Updated: Mar 3, 2021
As a mediator, I've been asked to explain what ADR, or alternative dispute resolution, involves. ADR can involve the assistance of a mediator or an arbitrator; in this post, I'll focus on mediation and will address arbitration in a separate post.
As ADR becomes commonplace, particularly because of an increased backlog of cases flooding our court system (especially now with the new challenges we are seeing due to lawsuits involving COVID19 or employer/employee misunderstandings due to wearing of masks and other apparel reflecting views or support for protests, Black Lives Matter, and so forth), I think I'll run into the question more frequently.
The brief answer to "what is mediation," is that mediation is a structured, interactive process involving dialogue and compromise, where an impartial third party (the mediator) helps disputing parties in resolving conflict through the use of specialized communication and negotiation techniques.
There are several advantages in this approach to conflict resolution. Typically, mediation will cost far less than formal litigation, and by avoiding the court system, there is no jury or judge to contend with. Instead, the parties will decide for themselves the best path to reconciliation. It provides a far more relaxed and informal process and is also generally faster and more efficient. Unlike a court case, parties may be more willing and agreeable to exchange documents that are beneficial to the outcome. All information is kept confidential. Both sides have input as to whom the mediator will be, and because of all these advantages, the disputing parties have more control over the entire process.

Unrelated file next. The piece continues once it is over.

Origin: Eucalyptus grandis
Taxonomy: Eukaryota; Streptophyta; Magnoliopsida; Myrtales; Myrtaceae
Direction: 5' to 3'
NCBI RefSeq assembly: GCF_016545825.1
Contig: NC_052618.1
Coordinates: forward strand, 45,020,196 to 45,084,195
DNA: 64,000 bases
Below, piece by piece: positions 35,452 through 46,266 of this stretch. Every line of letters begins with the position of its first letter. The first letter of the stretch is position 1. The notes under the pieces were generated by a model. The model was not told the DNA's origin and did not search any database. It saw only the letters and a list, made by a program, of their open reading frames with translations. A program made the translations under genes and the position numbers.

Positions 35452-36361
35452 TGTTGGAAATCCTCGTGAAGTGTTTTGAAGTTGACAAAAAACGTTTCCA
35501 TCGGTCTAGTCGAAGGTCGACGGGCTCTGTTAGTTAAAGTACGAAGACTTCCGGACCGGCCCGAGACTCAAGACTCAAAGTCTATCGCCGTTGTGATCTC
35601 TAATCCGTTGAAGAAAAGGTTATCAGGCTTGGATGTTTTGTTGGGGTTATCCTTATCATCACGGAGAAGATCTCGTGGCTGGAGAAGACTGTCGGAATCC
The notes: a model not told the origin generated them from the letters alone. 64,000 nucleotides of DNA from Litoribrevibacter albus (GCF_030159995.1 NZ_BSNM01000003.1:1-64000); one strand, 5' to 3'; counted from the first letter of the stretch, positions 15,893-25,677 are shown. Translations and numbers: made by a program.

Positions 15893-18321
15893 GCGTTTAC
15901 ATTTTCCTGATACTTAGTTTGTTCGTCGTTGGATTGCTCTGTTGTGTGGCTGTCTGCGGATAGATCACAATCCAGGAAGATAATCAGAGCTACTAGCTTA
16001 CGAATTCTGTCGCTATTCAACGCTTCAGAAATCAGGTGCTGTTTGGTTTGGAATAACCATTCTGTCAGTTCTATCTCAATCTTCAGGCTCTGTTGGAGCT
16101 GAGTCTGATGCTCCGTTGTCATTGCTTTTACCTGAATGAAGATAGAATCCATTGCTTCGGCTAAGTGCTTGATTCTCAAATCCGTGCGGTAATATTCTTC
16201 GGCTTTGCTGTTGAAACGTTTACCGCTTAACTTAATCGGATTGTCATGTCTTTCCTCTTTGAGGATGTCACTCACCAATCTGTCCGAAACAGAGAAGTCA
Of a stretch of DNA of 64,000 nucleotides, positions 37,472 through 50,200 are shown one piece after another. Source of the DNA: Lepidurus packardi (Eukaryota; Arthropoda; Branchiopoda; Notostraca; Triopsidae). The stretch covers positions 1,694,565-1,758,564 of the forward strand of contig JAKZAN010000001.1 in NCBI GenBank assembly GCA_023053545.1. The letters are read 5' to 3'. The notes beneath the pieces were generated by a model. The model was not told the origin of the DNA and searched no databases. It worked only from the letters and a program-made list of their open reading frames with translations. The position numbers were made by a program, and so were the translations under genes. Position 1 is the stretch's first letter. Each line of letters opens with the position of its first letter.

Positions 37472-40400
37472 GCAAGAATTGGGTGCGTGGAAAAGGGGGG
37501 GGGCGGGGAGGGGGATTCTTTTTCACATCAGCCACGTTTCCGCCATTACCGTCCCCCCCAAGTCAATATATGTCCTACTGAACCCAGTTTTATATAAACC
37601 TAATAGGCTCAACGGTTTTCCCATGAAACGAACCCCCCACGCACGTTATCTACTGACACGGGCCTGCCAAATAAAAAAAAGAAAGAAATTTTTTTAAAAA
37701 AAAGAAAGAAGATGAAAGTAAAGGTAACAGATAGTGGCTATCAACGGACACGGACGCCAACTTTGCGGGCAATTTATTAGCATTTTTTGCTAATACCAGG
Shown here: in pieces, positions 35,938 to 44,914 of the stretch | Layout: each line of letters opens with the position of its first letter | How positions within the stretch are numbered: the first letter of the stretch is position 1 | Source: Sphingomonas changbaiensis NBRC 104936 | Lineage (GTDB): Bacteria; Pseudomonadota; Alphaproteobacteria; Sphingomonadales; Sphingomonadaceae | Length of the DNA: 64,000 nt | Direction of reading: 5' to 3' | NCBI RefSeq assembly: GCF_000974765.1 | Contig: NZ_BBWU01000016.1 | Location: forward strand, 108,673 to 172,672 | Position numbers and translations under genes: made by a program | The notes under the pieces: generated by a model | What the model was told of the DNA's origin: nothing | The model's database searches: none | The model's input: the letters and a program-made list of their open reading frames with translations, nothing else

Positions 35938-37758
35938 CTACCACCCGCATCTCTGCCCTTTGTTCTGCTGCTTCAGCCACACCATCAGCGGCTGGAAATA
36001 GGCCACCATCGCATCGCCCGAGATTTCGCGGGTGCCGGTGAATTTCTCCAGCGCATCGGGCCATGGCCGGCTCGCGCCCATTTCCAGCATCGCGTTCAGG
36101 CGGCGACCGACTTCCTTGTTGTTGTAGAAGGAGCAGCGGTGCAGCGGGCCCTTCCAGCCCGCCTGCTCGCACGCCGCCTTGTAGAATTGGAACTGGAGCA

As in all things, there are some possible disadvantages, such as difficulty in appealing the resolution, the fact that punitive damages will probably not be awarded, and limited cross-examination of any witnesses or third parties. By its nature, it lacks a full range of discovery and leaves the parties with no documentation that will explain the final resolution.
Before taking this route, all parties involved can weigh these benefits and disadvantages. Then, they can decide whether to proceed with formal litigation or to go first with ADR, unless the court has ordered the parties directly to employ mediation to solve their differences, something which is occurring more and more frequently.
By the end of the mediation, both parties have worked toward a common ground to hopefully reach an agreement and resolution. While the mediator may suggest a resolution, he or she has no power to force that resolution to the parties. Most, but not all, mediations end in a satisfactory resolution.